2. Oropharynx: Huge, nodular, Grade IV (”Kissing”) palatine tonsils, markedly occluding the oropharynx
  3. Chest: Severe respiratory distress, Respiratory Rate was 36 breath per minute, dull percussion note over the right mid/lower lung zones, coarse crepitations over the lung fields, and reduced air entry over the right mid/lower lung. SpO2 was 90%–92% in room air and 96%–98% on humidified intranasal oxygen
  4. Abdomen: Palpably enlarged liver about 10 cm below the right coastal margin (about 20 cm span).

Digital rectal examination revealed Grade III hemorrhoid at 11 o'clock and perianal ulceration.

CD4 count at the diagnosis of RVD was 616 cells/ml (6 years earlier). Packed cell volume (PCV), during index presentation, was 23%. She was transfused with three pints of whole blood. Posttransfusion PCV was 31%; WBC – 3.0 × 109/L (N/M/L – 56%/6%/38%); and platelet – 182 × 109/L. Serum electrolytes, urea, and creatinine were within normal limits. Sputum m/c/s revealed normal flora. Gene experts did not detect Mycobacterium tuberculosis. Index CD4 count was 33 cells/ml. A diagnosis of Disseminated KS in HIV/AIDS (Stage IV) with Severe UAO secondary to adenotonsillar KS was made.

The patient was placed on IV amoxicillin/clavulanic acid (augmentin), tablet azithromycin, fluconazole, septrin, omeprazole, gestid, oral nystatin, and ferrous sulphate/folic acid.

She had an emergency tracheostomy and adenotonsillectomy done [Figure 1]b.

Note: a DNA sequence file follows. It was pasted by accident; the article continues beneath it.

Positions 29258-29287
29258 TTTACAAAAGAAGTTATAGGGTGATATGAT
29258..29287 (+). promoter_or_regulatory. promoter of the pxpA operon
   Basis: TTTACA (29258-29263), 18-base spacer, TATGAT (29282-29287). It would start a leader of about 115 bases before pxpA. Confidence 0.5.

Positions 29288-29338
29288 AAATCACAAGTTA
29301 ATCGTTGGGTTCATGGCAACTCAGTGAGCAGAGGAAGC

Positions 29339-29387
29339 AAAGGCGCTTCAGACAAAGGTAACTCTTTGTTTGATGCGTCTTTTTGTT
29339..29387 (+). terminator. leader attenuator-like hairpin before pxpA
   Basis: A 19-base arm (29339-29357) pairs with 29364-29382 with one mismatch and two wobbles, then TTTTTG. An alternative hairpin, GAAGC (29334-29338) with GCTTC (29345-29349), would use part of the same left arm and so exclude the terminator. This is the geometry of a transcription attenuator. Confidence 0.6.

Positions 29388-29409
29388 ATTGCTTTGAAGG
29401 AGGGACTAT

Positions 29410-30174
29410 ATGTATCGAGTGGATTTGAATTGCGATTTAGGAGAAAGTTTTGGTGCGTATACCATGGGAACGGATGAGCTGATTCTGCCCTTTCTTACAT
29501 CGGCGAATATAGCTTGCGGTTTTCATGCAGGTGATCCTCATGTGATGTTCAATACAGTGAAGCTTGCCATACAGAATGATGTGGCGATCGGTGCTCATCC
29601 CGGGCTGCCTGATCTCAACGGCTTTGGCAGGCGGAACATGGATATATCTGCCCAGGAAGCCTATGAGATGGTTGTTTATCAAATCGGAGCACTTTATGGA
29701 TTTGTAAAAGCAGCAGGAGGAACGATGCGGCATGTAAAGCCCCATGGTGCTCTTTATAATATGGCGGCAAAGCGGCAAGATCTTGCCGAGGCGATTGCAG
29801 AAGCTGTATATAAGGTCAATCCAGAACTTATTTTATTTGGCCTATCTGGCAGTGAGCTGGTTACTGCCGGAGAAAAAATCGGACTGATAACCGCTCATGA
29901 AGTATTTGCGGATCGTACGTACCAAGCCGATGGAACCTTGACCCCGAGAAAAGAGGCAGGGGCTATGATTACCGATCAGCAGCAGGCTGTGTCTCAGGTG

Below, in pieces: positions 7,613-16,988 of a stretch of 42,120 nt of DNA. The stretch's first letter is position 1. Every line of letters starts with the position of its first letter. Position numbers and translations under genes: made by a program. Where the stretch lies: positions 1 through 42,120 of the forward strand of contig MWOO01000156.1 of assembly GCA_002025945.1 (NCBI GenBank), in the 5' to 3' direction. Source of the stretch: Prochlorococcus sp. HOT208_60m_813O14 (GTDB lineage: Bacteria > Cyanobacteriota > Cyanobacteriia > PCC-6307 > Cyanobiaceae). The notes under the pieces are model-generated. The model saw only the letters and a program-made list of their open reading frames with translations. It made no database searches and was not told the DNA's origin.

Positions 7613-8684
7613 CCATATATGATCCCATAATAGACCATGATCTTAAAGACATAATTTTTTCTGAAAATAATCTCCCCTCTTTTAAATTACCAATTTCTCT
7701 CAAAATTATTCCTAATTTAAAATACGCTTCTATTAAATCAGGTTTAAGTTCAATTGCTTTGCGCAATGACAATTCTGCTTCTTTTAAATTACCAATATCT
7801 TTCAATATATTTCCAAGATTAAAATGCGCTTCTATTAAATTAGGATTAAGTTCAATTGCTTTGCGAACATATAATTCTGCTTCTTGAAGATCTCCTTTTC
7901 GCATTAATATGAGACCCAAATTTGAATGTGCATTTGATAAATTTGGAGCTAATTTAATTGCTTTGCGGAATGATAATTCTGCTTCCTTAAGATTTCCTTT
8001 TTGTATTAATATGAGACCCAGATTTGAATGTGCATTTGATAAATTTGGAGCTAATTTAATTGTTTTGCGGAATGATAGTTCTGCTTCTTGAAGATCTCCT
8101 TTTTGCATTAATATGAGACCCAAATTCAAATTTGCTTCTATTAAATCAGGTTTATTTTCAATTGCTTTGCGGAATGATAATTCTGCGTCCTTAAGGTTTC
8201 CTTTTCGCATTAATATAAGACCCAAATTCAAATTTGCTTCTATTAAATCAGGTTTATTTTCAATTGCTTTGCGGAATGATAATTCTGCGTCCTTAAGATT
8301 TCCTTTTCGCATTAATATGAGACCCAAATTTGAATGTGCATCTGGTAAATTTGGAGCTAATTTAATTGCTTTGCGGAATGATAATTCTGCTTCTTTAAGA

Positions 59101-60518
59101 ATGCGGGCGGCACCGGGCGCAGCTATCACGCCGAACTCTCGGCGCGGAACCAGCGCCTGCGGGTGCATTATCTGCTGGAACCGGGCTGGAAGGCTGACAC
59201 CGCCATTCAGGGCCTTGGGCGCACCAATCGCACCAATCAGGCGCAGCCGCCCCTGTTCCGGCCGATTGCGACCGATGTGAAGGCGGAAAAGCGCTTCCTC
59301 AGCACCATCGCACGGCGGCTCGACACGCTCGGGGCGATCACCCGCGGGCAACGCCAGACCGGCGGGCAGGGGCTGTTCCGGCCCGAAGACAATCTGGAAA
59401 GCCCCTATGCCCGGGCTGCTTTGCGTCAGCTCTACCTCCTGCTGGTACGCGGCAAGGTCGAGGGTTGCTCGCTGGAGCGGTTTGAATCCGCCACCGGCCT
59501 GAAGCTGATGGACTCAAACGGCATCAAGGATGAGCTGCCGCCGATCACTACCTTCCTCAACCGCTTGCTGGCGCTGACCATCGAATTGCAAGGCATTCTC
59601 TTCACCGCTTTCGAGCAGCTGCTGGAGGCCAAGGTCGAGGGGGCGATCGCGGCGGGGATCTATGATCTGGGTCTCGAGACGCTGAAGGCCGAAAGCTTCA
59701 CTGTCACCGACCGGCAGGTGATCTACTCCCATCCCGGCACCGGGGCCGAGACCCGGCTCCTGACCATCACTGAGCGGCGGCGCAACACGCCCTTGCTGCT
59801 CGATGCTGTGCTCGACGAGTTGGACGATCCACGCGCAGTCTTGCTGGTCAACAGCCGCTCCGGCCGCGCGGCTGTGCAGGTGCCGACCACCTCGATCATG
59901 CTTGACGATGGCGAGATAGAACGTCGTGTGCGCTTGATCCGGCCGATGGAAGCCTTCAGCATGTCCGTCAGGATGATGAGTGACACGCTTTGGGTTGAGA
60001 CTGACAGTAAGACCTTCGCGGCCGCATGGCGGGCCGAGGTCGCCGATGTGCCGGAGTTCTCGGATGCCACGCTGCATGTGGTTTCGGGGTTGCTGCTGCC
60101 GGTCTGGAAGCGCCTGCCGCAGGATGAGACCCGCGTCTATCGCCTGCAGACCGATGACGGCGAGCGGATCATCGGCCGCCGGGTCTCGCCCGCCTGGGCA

Findings at surgery revealed normal trachea, on the one hand, multinodular, hard adenoid vegetations (occluding about 75% of the nasopharynx), and huge, nodular, and firm palatine tonsils. The oral vestibule and posterior pharyngeal wall of the oropharynx and hypopharynx were not spared of the nodular lesions, although discrete. The estimated blood loss during the adenotonsillectomy was 100 ml.

She had a satisfactory postoperative recovery, achieving SPO2 of 96%–99% in room air. Histologic diagnosis of adenotonsillar KS was confirmed.

She remained in a stable clinical condition while being worked up for chemotherapy and highly active antiretroviral therapy (HAART). However, on the 4th postoperative day, she suddenly deteriorated and subsequently died.

  Discussion Top

Historically, KS predated HIV/AIDS[2],[4],[6],[7],[12] and is well-documented in individuals without HIV/AIDS.[6],[10] It was first described by Hungarian Moritz Kaposi in 1872. He reported a relatively aggressive angiomatous neoplasm that was mainly found in elderly men of Italian, Jewish, and Mediterranean origin. His discovery was later known as classical KS.[2],[7],[12] The other forms are endemic (African), epidemic or AIDS associated, and immunosuppressive or transplant related.[4],[6] A combination of factors have been implicated in the development of KS, including the role of HHV8, altered immunity (immunosuppression),[8],[9],[13] and inflammatory/angiogenic condition (s).[9] These factors are potential foundations for posttraumatic KS lesions through the Koebner phenomenon. Evidences of this phenomenon have been established in classical, AIDS-associated, and transplant-related KS.[9] Pantanowitz and Dezube[9] posit that trauma may be the inflammatory precursor for HHV8 to be mobilized to an injured site. Trauma to the oropharynx or any other part of the body by herbalists/unorthodox caregivers, to address pain or discomfort, is not unusual in our environment. However, our patient denied any history of such.